Carbon Flow From Plant Detritus and Soil Organic Matter to Microbes--Linking Carbon and Nitrogen Cycling in Semiarid Soils

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Soil Science Society of America Journal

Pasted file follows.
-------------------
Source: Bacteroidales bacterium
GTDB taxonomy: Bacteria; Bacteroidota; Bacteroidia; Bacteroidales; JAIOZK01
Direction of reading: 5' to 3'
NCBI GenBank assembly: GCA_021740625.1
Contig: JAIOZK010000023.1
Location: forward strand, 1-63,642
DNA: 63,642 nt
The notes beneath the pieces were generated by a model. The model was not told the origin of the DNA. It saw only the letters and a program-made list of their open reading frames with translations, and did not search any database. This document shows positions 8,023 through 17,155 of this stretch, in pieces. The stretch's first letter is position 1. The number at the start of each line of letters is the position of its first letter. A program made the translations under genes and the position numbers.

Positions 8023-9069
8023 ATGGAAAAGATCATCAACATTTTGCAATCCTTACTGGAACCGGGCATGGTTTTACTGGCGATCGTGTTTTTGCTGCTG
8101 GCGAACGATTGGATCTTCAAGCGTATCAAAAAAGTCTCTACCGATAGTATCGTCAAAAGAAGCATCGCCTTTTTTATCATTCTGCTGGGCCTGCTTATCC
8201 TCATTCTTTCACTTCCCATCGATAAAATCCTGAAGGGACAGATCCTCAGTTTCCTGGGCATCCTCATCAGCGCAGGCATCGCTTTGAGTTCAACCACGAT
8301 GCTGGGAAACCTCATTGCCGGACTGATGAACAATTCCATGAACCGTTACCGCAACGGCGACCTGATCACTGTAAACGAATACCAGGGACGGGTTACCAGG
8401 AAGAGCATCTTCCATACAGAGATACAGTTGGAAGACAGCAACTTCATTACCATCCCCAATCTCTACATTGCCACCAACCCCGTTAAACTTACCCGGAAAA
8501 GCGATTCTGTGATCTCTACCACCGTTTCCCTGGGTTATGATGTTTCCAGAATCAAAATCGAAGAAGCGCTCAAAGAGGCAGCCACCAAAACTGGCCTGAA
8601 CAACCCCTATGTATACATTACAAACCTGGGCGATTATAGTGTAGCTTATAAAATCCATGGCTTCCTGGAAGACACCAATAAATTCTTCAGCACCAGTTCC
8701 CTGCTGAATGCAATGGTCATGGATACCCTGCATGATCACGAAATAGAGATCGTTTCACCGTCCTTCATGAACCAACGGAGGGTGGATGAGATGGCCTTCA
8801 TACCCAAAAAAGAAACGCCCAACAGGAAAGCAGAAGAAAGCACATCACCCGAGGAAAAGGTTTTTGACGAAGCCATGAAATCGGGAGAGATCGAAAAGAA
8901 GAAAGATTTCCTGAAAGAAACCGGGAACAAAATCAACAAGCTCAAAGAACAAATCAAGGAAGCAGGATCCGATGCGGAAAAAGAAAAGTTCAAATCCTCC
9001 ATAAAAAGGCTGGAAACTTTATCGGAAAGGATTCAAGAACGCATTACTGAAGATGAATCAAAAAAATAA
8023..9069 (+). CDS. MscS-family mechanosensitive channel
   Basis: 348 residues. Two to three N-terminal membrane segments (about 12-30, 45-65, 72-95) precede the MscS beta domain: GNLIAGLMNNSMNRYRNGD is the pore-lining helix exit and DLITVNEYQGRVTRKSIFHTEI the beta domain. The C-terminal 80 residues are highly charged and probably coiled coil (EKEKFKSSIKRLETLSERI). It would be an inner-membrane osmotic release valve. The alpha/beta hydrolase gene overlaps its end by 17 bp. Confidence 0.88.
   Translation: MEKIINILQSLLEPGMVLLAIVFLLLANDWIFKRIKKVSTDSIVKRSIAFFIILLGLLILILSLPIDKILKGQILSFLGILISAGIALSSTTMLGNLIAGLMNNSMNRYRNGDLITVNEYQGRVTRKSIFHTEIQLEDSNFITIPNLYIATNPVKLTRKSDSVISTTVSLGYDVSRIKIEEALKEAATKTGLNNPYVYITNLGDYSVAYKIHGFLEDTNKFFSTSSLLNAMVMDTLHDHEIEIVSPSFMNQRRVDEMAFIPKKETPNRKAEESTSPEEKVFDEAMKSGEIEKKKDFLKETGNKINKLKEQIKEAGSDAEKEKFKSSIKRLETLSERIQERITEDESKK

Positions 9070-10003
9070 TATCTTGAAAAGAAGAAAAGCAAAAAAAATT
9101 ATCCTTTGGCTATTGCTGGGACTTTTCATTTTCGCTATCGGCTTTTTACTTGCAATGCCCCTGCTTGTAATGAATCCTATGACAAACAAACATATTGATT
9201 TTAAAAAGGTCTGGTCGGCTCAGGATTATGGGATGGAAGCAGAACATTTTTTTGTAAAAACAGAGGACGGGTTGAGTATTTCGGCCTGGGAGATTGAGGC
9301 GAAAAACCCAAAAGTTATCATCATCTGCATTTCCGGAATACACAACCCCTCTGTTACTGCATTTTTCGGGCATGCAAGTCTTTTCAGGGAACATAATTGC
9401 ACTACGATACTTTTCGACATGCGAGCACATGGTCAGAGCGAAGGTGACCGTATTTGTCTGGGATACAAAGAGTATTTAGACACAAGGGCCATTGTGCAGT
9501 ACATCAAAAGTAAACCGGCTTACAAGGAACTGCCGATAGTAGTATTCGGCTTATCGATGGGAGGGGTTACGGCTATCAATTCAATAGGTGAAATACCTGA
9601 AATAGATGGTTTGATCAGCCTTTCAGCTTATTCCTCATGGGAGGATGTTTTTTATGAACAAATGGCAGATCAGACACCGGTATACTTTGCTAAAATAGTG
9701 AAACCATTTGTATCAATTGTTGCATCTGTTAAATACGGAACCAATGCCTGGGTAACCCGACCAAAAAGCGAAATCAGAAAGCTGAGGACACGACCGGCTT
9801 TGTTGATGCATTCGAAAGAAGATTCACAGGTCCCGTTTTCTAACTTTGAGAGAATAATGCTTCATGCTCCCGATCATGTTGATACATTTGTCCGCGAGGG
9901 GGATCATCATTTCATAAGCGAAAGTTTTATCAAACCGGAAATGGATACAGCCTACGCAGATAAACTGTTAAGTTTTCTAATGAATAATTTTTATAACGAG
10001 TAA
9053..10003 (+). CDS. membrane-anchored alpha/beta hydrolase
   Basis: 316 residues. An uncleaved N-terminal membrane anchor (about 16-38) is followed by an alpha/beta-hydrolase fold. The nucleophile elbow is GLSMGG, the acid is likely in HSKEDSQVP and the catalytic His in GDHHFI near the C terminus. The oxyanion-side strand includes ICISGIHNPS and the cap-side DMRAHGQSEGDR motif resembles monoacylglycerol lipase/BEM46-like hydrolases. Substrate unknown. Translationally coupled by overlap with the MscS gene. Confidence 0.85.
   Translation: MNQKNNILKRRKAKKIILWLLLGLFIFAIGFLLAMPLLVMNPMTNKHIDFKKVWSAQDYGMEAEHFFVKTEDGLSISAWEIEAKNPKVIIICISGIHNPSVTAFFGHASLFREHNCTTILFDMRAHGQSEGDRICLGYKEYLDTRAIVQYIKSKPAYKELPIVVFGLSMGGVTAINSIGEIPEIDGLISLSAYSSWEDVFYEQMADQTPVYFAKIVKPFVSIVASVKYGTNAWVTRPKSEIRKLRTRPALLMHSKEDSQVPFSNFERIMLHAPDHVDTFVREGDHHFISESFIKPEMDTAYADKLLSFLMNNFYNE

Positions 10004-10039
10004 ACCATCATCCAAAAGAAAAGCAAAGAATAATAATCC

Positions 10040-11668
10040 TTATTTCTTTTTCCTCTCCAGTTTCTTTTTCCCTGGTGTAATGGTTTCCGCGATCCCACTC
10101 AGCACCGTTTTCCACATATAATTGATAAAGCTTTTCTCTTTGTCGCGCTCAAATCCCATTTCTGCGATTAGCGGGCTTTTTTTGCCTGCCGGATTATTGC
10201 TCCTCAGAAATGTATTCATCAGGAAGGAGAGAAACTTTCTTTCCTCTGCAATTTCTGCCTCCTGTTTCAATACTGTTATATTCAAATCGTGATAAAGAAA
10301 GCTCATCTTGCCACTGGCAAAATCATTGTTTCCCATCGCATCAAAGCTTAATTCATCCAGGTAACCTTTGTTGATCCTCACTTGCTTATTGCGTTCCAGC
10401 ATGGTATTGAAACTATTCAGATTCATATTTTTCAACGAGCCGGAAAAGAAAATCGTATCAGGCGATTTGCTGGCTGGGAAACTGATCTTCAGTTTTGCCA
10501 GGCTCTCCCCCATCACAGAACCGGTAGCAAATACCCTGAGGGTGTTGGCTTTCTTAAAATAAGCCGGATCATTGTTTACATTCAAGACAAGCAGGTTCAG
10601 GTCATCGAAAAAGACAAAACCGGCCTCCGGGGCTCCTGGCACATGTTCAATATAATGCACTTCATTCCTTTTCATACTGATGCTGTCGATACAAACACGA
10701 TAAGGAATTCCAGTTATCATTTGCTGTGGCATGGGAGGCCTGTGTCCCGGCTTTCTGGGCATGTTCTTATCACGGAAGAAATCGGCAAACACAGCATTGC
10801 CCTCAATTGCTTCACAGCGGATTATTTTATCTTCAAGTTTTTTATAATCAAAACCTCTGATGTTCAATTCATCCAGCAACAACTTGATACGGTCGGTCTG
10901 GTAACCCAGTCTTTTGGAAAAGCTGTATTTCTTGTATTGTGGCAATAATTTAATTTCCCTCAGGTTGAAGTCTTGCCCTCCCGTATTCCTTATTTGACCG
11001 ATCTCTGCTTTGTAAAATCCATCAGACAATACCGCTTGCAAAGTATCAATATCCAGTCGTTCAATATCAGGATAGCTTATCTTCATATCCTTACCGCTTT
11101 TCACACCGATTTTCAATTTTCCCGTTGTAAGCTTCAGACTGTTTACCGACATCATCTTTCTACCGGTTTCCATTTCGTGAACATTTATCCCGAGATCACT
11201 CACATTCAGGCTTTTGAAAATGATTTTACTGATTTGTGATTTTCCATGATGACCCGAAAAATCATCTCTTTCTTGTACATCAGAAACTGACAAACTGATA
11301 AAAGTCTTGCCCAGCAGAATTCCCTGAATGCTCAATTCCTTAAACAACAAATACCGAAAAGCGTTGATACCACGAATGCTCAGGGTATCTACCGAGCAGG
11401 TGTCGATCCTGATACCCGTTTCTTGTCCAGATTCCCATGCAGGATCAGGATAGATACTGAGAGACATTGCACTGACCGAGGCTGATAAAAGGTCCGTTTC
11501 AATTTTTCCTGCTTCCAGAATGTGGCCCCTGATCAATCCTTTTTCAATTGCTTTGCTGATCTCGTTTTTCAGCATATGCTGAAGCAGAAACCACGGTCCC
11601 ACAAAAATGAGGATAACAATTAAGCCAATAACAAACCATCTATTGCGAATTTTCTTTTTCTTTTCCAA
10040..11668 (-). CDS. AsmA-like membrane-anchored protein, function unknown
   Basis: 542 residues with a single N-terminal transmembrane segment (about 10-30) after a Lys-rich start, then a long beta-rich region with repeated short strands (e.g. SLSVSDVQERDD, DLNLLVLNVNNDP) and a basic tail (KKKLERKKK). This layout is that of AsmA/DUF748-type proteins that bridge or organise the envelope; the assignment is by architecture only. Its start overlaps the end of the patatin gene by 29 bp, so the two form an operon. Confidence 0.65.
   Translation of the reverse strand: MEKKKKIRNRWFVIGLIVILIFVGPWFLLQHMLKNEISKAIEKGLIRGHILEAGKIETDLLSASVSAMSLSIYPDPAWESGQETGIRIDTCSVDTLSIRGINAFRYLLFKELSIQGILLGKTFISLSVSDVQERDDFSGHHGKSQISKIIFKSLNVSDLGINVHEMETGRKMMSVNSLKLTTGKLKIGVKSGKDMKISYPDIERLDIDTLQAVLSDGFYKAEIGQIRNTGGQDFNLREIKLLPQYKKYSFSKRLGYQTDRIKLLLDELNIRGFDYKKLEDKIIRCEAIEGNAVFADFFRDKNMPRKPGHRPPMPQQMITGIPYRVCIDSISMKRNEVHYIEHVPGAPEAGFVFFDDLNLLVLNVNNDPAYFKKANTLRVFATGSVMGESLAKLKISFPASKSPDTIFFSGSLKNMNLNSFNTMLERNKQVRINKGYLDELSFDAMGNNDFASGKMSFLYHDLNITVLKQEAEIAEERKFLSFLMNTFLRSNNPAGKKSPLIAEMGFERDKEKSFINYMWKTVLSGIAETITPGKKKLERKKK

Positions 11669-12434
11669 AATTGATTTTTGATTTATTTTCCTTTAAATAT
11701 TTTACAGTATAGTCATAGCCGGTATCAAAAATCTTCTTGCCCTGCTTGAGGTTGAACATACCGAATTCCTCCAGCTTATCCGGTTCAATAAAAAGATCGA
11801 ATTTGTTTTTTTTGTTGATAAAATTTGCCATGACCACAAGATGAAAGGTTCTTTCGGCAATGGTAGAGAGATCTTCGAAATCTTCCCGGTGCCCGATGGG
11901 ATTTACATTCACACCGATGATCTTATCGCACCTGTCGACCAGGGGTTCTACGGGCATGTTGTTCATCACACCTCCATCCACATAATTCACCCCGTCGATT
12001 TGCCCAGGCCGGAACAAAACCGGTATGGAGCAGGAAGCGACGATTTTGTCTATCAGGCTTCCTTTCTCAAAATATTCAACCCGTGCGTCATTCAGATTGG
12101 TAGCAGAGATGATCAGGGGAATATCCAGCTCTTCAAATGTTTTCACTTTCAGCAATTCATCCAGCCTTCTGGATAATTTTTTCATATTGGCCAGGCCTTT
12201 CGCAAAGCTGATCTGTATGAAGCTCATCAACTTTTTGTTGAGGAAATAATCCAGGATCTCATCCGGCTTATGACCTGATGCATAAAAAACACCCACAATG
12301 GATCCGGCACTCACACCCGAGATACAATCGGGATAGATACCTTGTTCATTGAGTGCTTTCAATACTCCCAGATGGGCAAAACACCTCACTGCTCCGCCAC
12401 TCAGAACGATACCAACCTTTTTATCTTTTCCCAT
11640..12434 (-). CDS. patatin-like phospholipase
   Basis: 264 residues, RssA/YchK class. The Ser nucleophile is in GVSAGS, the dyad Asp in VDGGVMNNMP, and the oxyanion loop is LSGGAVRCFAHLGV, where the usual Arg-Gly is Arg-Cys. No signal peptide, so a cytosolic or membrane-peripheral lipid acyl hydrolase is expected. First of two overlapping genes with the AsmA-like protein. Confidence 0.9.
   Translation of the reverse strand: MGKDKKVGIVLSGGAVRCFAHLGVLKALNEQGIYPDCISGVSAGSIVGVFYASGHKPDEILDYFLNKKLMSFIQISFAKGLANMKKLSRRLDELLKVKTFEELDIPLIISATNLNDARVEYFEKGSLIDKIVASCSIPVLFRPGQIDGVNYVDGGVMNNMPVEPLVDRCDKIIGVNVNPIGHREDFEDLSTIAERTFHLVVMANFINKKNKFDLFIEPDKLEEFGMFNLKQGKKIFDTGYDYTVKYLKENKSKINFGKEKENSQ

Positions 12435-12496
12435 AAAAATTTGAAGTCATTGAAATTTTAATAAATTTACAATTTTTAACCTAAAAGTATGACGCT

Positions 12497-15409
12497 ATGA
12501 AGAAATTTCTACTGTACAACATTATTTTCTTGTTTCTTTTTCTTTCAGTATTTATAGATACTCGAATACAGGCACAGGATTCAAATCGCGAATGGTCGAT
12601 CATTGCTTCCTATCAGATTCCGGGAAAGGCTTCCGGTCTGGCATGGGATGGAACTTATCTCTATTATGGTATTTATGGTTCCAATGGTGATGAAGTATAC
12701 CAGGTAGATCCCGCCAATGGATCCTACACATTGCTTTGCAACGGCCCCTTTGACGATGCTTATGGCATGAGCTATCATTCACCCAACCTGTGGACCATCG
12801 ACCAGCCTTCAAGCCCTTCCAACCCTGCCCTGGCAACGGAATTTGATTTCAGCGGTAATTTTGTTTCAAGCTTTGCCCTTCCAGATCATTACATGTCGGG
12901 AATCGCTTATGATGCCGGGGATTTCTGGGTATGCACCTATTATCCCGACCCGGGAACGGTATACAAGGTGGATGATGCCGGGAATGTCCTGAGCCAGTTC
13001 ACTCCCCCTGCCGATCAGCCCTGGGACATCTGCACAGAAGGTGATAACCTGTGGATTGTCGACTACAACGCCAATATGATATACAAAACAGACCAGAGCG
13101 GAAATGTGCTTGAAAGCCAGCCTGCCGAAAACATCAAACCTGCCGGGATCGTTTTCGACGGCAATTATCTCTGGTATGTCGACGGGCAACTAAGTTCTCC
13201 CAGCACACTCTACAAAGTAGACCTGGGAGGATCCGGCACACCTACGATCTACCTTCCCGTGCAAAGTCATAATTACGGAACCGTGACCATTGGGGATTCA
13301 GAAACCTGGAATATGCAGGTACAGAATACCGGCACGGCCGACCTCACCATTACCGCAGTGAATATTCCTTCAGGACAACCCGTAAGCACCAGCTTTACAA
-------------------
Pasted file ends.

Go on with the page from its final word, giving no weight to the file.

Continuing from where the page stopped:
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We used in situ 13C-labeling of an annual grass to examine the decomposition rate and fate of detrital C over 17 mo in a sagebrush ecosystem. We coupled these measurements with 15N pool dilution and tracer measurements to examine seasonal changes in gross N cycling rates in bulk soil and organic matter density fractions. Annual grass fine roots decomposed rapidly (0.23 mo−1) over the 17 mo, substantially faster than rates typically reported for other semiarid ecosystems using litterbags. Despite a long summer dry period, recent detrital C was rapidly respired and incorporated into microbial biomass and nonmicrobial fractions between summer and autumn. Decomposition of recent detritus accounted for 13% of mineralized C and 9% of microbial C produced during the summer following plant labeling. These proportions declined by 50% in autumn, indicating that microbes relied more heavily on recent detritus for C and energy during the dry summer than during the following moist autumn months. In spite of this, decomposition rates of recent plant detritus were faster during autumn than summer due to higher rates of microbial activity. Nitrogen immobilization into soil organic matter (SOM) fractions increased from summer to autumn and was fastest in spring. Rates of N immobilization into the supposedly recalcitrant heavy-fraction (HF) SOM were faster than into the light fraction; however, rates in light and heavy fractions were similar when expressed per unit organic C. Rates of N immobilization were positively correlated with the 13C content of density fractions, suggesting that inputs of new plant C were an important driver of N immobilization. While addition of NH4+ stimulated nitrification rates in both summer and autumn, NH4+ addition only stimulated rates of N immobilization during spring, indicating that heterotrophic microbial growth was N limited during spring but C limited during summer and autumn when plants were not actively growing. Our results indicate that root decomposition in semiarid soils is more rapid than previously thought, and is not likely to be N limited. Moreover, HF SOM is not as recalcitrant as is frequently assumed, but instead, it is a strong sink for recent plant C inputs and a driver of N immobilization in soil.

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